Through combustion of organic material which oxidizes the carbon it contains, producing carbon dioxide (and other things, like water vapor). Burning fossil fuels such as coal, petroleum products, and natural gas releases carbon that has been stored in the geosphere for millions of years.
Production of cement. Carbon dioxide is released when limestone (calcium carbonate) is heated to produce lime (calcium oxide), a component of cement.
At the surface of the oceans where the water becomes warmer, dissolved carbon dioxide is released back into the atmosphere
Volcanic eruptions and metamorphism release gases into the atmosphere. These gases include water vapor, carbon dioxide and sulfur dioxide. The carbon dioxide released is roughly equal to the amount removed by silicate weathering; so the two processes, which are the chemical reverse of each other, sum to roughly zero, and do not affect the level of atmospheric carbon dioxide on time scales of less than about 100,000 yr.
THE CARBON CYCLE IN THE OCEAN
In the oceans

"Present day" (1990s) sea surface dissolved inorganic carbon concentration (from the GLODAP climatology)The seas contain around 36,000 gigatonnes of carbon, mostly in the form of bicarbonate ion. Inorganic carbon, that is carbon compounds with no carbon-carbon or carbon-hydrogen bonds, is important in its reactions within water. This carbon exchange becomes important in controlling pH in the ocean and can also vary as a source or sink for carbon. Carbon is readily exchanged between the atmosphere and ocean. In regions of oceanic upwelling, carbon is released to the atmosphere. Conversely, regions of downwelling transfer carbon (CO2) from the atmosphere to the ocean. When CO2 enters the ocean, carbonic acid is formed:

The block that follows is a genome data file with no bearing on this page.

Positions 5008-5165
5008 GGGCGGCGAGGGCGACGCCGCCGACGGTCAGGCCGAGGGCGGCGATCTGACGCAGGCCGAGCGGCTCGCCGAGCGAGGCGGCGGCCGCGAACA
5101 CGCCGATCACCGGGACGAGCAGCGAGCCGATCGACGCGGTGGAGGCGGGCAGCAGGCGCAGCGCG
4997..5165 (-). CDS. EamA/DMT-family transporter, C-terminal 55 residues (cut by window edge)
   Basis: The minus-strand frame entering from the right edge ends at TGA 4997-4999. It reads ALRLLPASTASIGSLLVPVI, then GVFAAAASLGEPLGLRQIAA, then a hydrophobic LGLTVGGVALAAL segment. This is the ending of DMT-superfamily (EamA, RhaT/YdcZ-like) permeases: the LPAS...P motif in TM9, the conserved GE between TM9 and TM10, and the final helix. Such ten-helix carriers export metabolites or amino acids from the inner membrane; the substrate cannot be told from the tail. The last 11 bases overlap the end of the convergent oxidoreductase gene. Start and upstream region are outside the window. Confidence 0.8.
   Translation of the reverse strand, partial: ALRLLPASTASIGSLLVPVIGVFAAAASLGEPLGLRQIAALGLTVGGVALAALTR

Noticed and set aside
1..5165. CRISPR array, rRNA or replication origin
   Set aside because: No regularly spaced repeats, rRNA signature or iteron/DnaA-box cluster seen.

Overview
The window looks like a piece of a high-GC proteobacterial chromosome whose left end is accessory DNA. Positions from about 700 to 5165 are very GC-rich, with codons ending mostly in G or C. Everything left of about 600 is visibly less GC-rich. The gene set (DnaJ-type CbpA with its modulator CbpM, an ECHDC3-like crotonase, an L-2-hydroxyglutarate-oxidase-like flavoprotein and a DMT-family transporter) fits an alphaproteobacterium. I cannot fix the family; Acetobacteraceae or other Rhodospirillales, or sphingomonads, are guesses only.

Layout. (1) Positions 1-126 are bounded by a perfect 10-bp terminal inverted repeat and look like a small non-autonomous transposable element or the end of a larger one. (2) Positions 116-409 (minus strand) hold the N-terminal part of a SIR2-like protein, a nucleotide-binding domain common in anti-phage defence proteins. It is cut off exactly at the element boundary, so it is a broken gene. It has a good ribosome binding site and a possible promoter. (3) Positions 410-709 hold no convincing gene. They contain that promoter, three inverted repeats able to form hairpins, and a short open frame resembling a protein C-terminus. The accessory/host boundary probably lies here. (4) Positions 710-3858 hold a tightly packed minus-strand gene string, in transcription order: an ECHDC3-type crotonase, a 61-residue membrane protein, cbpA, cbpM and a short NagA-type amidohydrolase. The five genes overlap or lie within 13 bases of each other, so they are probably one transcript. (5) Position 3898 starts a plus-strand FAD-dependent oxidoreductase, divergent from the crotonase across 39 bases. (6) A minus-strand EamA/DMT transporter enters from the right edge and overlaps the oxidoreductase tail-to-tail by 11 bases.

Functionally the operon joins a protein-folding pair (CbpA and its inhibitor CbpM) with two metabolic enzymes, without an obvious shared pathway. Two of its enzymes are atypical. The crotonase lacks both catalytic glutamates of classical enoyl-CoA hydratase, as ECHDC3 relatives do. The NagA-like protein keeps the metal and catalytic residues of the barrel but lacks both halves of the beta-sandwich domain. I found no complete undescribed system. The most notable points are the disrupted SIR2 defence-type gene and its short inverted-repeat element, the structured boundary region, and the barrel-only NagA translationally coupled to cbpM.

CO2 + H2O ⇌ H2CO3
This reaction has a forward and reverse rate, that is it achieves a chemical
-THE CARBON MODELING CYCLE
[edit] Carbon cycle modelingModels of the carbon cycle can be incorporated into global climate models, so that the interactive response of the oceans and biosphere on future CO2 levels can be modelled. There are considerable uncertainties in this, both in the physical and biogeochemical submodels (especially the latter). Such models typically show that there is a positive feedback between temperature and CO2. For example, Zeng et al. (GRL, 2004 [2]) find that in their model, including a coupled carbon cycle increases atmospheric CO2 by about 90 ppmv at 2100 (over that predicted in models with non-interactive carbon cycles), leading to an extra 0.6°C of warming (which, in turn, may lead to even greater atmospheric CO2).